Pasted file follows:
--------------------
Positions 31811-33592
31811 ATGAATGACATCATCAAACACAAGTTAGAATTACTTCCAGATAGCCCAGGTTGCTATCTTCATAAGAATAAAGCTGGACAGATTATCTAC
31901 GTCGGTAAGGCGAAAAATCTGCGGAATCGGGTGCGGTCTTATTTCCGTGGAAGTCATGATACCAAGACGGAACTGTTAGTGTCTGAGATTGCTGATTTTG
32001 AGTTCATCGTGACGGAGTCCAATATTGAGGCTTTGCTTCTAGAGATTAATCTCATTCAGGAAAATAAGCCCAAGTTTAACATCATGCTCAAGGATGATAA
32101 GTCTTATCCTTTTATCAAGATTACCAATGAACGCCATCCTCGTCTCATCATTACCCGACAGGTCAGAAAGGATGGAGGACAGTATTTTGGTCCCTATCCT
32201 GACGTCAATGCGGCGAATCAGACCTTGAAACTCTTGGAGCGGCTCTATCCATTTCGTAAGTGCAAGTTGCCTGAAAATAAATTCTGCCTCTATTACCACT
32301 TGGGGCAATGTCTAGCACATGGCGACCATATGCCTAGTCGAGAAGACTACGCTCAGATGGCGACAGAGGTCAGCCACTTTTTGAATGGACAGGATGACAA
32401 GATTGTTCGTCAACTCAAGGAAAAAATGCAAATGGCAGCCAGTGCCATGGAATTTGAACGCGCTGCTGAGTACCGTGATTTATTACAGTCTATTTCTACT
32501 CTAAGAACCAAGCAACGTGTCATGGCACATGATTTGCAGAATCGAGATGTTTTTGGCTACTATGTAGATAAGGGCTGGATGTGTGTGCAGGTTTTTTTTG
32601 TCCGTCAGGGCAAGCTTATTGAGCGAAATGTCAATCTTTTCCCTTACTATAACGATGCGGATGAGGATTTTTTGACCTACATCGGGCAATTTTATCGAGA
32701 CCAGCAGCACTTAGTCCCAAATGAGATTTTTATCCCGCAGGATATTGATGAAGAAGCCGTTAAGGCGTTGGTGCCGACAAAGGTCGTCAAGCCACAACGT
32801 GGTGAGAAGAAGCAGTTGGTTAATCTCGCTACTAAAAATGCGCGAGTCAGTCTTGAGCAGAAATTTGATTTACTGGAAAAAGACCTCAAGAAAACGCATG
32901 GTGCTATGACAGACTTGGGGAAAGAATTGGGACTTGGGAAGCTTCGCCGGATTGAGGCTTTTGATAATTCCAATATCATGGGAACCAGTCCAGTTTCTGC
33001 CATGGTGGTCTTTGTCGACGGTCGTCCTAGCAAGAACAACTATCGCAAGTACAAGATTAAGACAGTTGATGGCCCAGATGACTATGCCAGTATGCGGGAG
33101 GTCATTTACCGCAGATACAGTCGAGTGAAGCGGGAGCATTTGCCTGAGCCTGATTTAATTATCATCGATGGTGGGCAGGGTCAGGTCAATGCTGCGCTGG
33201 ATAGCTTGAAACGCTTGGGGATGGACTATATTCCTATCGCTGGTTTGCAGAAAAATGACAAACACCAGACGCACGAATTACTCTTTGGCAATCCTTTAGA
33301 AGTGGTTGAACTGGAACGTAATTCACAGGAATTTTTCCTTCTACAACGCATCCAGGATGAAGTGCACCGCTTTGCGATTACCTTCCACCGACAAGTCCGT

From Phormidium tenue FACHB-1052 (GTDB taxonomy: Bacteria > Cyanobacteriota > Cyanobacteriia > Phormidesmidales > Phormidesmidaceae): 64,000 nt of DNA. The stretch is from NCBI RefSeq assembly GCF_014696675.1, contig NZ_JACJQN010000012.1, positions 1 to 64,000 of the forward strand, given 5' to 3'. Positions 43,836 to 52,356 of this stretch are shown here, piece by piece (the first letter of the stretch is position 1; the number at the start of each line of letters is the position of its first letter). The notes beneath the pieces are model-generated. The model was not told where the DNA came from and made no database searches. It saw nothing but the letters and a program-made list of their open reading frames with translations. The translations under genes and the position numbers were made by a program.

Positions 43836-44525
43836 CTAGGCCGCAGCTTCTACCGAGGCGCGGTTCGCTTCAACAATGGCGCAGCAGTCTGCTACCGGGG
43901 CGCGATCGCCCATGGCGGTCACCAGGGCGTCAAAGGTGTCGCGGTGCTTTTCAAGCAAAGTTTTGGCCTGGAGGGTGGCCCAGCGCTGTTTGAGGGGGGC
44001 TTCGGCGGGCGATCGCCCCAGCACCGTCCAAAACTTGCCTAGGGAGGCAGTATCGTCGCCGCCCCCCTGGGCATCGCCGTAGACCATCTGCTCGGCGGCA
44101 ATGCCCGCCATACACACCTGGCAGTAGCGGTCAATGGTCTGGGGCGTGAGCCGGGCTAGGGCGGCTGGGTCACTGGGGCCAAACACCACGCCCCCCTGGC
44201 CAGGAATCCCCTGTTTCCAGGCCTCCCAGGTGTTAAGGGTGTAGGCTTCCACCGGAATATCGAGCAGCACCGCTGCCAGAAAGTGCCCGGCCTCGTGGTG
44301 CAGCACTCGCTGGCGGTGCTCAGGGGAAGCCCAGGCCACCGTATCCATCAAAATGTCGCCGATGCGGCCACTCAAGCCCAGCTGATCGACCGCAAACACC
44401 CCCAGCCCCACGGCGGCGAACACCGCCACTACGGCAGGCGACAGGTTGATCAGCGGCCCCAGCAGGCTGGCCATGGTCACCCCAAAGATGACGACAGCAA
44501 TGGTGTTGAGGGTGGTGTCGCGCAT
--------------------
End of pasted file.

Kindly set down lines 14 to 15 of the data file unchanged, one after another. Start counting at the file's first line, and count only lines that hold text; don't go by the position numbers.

33001 CATGGTGGTCTTTGTCGACGGTCGTCCTAGCAAGAACAACTATCGCAAGTACAAGATTAAGACAGTTGATGGCCCAGATGACTATGCCAGTATGCGGGAG
33101 GTCATTTACCGCAGATACAGTCGAGTGAAGCGGGAGCATTTGCCTGAGCCTGATTTAATTATCATCGATGGTGGGCAGGGTCAGGTCAATGCTGCGCTGG